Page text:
Small Talk: Accsys talks tough on trees

Despite not being able to spell, Accsys (pronounced Access) Technologies is a company on the march.

The Aim-listed company has developed a very clever technique, sold under the trade name Accoya, that toughens softwood enabling it to be used as a substitute for hardwood.

So what? Well, hardwood takes much longer to grow, is more expensive and much rarer than the soft varieties. So Accoya not only gives Accsys's clients a cheaper alternative to an expensive commodity but also gives the environment a breather too.

Accsys has developed various tests showing that its treated soft wood can survive for several years submerged in water. In the Netherlands, where the company has its factory, a road bridge has been built using only Accoya, which it has guaranteed for 90 years.

Back in June, Accsys said process improvements at the plant operated by its Titan Wood subsidiary have boosted capacity by more than 33 per cent. Titan Wood's commercial-scale Accoya wood modification facility was originally designed with an annual capacity of 30,000 cubic metres. Through various process improvements, the Arnhem facility now has an interim design capacity of more than 40,000 cubic metres annually.

The company is expected to post tomorrow full-year results that are in line with its previous upbeat trading statements. The company, and more importantly shareholders, will be hoping that the numbers give the share a kick; it has dropped by 72 per cent in last 12 months.

Tanzanian prospects catch African Eagle's eye

One of the hardest-hit sectors on the Aim market in recent months has been the speculative mining explorers.

In fairness to investors, why would they be tempted, especially at the moment, to put their money into a company that while full of good intentions, is in many cases little more than a punt?

The evidence, judging by share prices of many small Aim-listed miners in the past six months, is that generally the investors are not tempted.

That is why the news from nickel hunter African Eagle Resources last week will be greeted with cautious optimism by investors. The group announced the results of a "proof of concept" scoping study on its Dutwa nickel laterite project in Tanzania.

After rather positive findings, African Eagle's chairman John Park said: "This study clearly demonstrates that the Dutwa project can be economically viable. The company will now begin work on further feasibility studies." According to the company, initial financial analysis indicates that the base case post-tax net present value of the best option is $109m (£66m) and its internal rate of return is 14.5 per cent, based on a discount rate of 10 per cent, a nickel price of $7 per pound and transport costs of $100 per tonne. Not there yet – the group still has to get at the nickel, which is no easy feat – but not bad progress.

Expanding Skywest seeks Sydney listing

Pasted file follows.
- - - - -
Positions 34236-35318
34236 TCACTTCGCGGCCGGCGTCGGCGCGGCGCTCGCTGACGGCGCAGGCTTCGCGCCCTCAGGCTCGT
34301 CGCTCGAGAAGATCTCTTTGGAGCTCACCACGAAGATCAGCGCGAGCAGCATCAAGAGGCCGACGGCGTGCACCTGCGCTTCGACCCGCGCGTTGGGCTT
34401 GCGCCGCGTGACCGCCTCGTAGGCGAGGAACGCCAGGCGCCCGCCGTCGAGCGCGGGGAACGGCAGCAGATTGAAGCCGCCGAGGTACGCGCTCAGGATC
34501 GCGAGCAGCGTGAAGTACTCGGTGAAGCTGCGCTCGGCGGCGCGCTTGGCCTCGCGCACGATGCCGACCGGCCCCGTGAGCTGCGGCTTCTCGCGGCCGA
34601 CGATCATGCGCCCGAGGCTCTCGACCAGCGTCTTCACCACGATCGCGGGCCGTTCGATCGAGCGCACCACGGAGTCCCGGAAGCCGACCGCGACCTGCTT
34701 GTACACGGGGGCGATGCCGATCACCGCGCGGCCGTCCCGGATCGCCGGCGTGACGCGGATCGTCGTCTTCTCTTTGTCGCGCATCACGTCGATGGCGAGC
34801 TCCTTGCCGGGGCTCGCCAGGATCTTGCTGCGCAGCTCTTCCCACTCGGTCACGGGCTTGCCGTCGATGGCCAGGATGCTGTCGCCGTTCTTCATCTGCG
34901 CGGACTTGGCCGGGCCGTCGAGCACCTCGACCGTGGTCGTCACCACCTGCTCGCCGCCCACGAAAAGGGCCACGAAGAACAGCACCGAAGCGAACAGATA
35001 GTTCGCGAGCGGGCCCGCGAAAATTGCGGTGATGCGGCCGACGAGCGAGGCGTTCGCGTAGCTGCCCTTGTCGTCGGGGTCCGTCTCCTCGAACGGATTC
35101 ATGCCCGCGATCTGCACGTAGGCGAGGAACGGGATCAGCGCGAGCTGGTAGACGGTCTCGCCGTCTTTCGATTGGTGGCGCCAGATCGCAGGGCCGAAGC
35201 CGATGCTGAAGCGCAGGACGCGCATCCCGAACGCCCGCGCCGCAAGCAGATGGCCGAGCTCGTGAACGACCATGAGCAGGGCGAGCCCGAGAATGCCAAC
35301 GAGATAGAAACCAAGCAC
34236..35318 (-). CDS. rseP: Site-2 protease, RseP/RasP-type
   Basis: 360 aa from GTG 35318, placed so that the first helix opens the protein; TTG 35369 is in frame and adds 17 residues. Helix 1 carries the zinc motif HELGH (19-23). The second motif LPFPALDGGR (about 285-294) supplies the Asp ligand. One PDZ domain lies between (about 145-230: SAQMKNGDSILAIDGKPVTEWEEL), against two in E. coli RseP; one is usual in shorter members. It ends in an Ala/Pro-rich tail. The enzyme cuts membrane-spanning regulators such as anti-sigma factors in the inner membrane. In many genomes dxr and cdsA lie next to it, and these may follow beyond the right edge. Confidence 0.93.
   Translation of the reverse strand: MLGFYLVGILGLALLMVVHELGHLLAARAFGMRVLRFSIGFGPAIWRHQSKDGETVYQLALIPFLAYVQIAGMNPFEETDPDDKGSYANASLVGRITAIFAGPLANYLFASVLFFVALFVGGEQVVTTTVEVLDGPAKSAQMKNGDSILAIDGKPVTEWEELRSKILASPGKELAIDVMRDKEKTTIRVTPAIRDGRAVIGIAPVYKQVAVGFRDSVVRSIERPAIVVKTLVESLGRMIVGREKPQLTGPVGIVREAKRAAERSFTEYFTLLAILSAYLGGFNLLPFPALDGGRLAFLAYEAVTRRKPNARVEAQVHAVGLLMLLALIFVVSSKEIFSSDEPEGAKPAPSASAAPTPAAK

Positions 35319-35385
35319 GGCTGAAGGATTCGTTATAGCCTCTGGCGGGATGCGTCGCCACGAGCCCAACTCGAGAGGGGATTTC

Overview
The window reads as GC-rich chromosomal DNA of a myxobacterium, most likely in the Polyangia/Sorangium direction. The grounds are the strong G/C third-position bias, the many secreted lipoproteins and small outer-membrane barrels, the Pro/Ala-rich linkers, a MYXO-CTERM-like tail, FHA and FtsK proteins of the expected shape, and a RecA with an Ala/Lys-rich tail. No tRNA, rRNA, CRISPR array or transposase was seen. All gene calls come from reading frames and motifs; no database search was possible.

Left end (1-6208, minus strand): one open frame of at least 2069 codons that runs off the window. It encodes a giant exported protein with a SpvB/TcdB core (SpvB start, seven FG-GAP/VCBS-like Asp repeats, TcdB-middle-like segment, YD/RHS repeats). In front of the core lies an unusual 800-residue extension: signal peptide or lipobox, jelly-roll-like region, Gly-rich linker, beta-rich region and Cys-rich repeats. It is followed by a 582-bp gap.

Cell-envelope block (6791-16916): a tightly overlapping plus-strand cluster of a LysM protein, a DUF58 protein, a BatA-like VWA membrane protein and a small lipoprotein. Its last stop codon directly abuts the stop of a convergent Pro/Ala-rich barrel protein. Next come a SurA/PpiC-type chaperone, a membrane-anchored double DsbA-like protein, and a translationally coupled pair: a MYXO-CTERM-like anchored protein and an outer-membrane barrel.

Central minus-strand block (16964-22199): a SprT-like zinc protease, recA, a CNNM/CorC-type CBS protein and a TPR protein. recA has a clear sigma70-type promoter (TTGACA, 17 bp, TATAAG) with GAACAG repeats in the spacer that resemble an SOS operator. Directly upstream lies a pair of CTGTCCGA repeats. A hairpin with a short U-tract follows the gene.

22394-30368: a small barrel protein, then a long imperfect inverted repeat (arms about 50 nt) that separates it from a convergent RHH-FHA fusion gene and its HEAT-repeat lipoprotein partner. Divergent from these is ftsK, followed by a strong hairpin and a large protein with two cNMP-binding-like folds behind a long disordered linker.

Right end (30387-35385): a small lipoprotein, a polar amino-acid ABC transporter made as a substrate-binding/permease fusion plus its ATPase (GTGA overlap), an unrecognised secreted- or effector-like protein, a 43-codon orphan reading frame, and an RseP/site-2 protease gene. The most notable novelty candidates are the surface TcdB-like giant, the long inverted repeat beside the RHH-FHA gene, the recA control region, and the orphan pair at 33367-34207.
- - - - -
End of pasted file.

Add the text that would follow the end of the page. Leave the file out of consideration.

Listening to reports of what' is going on at the increasingly beleaguered British Airways and the other major airlines and you would be forgiven for thinking the whole industry is suffering.

Falling passenger numbers, fewer executives travelling in business class and volatile fuel prices are all responsible for what industry bodies expect will be a woeful year for the industry.

But Skywest Airways, which is listed on the Alternative Investment Market and operates in Western Australia, is trying to buck the trend.

While BA and others have spent the year churning out disappointing passenger numbers, Skywest's May figures show that passenger numbers on its charter flights jumped 41.25 per cent year-on-year. The group has the advantage of operating in an area that is rich in natural resources and, for all intents and purposes, in the middle of nowhere.

But Skywest, which carries Rio Tinto's miners and executives across Australia, has its problems. Its shares, while taking off in line with its passenger numbers, are illiquid, a problem that the company thinks is holding it back and which it hopes will be remedied when it get permission for a dual listing in Sydney.

Its brokers at WH Ireland say the group is "aggressively" competing for charter work in Western Australia: "The resources industry, in particular the gas sector, is continuing to expand, and will provide further opportunities for scheduled charter services."

Suggested Topics
Start your day with The Independent, sign up for daily news emails
Arts and Entertainment
Joe Cocker performing on the Stravinski hall stage during the Montreux Jazz Festival, in Montreux, Switzerland in 2002
musicHe 'turned my song into an anthem', says former Beatle
News
Clarke Carlisle
sport
Sport
footballStoke City vs Chelsea match report
Arts and Entertainment
theatreThe US stars who've taken to UK panto, from Hasselhoff to Hall
PROMOTED VIDEO
ebooks
ebooksA year of political gossip, levity and intrigue from the sharpest pen in Westminster